"We need to restore the programme of training with larger units soon; otherwise our accumulated skills and knowledge will start to diminish.
"The finances of the Armed Forces are not too good, to put it mildly. The Swedish units in Afghanistan, Kosovo and Chad accumulate heavy costs. Likewise the large contingent kept in a state of readiness at home, Nordic Battlegroup (NBG).
The Supreme Commander has been forced to slam the brakes on all the Armed Forces’ activities, with the exception of just these international commitments. Boden’s garrison, Sweden’s largest, has responsibility for 52 percent of Sweden’s land area, from Treriksröset, the cairn marking the spot where the territory’s of the three countries of Norway, Sweden and Finland meet, down to Härnösand. Here, as well, the financial situation has led to major changes – not least in the training of National Service men and women.
"We are going to be able to make use of only four out of 28 'Leopard 122' tanks and barely ten out of a fleet of 80 odd CV90 combat vehicles. A very different sort of year."
Best training possible
Not since 1994, when the former infantry regiment I 19 concluded its metamorphosis into the tank equivalent P 5, have so many cross country skis been worn - and been worn out during National Service training. The troops have got about on skis to save on fuel for trucks, busses and all-terrain carriers, which is otherwise a major expense.
"Adapting training programmes to financial reality is one thing, but our ambition is for our soldiers to get the most out of their ten months here. Our unequivocal objective is for our soldiers to be in a position to apply for service overseas, for a placement in a rapid response unit or for officer training."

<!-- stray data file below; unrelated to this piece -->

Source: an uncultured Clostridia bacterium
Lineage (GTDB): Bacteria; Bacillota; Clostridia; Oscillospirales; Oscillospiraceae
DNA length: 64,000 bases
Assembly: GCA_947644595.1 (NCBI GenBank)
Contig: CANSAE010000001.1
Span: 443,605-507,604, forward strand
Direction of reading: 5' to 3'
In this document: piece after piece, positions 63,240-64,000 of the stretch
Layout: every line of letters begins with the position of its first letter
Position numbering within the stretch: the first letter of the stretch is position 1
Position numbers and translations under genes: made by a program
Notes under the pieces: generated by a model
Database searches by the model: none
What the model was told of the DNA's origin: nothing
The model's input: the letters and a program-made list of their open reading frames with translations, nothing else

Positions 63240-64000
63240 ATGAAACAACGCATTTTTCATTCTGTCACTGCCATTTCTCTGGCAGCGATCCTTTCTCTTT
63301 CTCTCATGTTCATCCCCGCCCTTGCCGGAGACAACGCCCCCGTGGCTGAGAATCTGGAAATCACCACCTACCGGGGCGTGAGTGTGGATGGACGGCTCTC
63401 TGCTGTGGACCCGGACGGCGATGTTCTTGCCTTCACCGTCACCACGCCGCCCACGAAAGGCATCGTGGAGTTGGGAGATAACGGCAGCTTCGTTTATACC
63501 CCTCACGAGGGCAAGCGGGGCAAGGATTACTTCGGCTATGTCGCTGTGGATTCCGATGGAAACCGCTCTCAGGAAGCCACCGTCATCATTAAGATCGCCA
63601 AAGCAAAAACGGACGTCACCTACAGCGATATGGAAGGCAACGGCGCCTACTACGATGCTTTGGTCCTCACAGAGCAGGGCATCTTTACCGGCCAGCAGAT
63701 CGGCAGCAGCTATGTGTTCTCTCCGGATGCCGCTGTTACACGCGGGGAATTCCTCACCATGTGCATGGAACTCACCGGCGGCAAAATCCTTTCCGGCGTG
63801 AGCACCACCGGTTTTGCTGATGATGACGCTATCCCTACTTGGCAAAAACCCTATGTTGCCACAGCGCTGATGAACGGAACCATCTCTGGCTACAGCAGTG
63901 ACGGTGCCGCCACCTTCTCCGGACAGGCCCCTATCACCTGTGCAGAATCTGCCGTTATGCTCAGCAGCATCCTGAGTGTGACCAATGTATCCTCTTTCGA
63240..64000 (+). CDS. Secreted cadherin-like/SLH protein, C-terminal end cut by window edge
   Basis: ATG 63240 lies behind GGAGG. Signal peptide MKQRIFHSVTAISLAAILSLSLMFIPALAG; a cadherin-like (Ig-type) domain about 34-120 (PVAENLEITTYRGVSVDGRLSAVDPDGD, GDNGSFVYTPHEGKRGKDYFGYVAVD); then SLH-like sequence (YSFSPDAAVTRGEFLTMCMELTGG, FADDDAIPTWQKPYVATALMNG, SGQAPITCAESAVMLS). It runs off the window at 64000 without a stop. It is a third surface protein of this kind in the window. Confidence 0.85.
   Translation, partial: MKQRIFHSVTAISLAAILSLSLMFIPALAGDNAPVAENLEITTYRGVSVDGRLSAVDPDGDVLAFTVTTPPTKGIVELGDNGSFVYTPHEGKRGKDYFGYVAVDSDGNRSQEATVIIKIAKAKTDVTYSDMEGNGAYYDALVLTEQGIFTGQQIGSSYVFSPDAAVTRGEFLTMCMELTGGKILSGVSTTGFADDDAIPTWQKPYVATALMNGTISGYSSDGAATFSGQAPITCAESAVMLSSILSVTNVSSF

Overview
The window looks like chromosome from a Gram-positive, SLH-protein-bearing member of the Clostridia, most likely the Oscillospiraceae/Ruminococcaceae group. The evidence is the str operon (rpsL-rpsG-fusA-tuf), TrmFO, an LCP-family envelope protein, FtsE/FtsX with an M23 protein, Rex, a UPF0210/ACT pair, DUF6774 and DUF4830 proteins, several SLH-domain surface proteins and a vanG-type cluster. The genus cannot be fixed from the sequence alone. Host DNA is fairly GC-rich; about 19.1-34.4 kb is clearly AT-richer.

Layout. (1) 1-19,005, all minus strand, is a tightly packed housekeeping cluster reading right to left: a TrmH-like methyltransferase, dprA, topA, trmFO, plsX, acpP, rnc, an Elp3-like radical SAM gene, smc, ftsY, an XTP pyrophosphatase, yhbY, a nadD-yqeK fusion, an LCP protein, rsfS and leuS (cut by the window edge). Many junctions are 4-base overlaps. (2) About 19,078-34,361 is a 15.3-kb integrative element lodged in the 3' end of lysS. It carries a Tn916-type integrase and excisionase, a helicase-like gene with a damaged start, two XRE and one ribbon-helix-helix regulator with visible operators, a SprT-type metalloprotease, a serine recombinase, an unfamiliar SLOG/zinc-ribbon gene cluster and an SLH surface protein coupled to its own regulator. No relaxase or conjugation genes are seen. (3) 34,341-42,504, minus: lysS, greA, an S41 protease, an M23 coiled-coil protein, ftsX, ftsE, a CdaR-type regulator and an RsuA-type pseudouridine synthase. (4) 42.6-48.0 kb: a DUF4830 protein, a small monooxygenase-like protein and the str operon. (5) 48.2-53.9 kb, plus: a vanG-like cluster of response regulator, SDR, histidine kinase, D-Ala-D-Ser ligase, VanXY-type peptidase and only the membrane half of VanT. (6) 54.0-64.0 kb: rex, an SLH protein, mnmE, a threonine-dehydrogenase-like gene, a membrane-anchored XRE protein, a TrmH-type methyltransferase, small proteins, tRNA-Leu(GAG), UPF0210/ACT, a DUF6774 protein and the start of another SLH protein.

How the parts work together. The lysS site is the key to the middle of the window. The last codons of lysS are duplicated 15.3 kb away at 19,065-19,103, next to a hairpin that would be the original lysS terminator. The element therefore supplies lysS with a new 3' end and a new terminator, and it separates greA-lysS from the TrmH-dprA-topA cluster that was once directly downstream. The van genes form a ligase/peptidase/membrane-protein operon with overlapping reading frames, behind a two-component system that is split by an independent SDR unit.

"The fact is that I am convinced that we are succeeding. Going out and observing our soldiers and officers in action really re-charges your batteries; excellent training exercises, committed soldiers. The soldiers training today will certainly be as good as any from the past fifteen years! But we’re talking about individual soldiers, perhaps working in smaller groups. Training in larger units, from platoon and upwards, suffers from the constraints imposed by the current financial situation. To say otherwise would be to be rather economical with the actualité."
How can it be made to add up: fewer resources, parked armoured vehicles and tanks, but … well-trained soldiers?
"We, quite simply, train those doing National Service more as individual soldiers, and in this way can spend more time than before on each element. All officers know that, at the end of the day, there’s a balance to be struck between focussing on a soldier’s individual skills and collective training at the level of a group, platoon, company or battalion."
"Larger units on longer exercises accumulate greater costs. Some of things which we aren’t doing now will have to be done at a later stage, during the preparatory stage of an international mission, for example. We can get by with this sort of training this year, but clearly it won’t do in the long run. Developing a commander’s skills set requires longer field exercises: our capacities are worn away at the edges and can rapidly deteriorate to critical levels."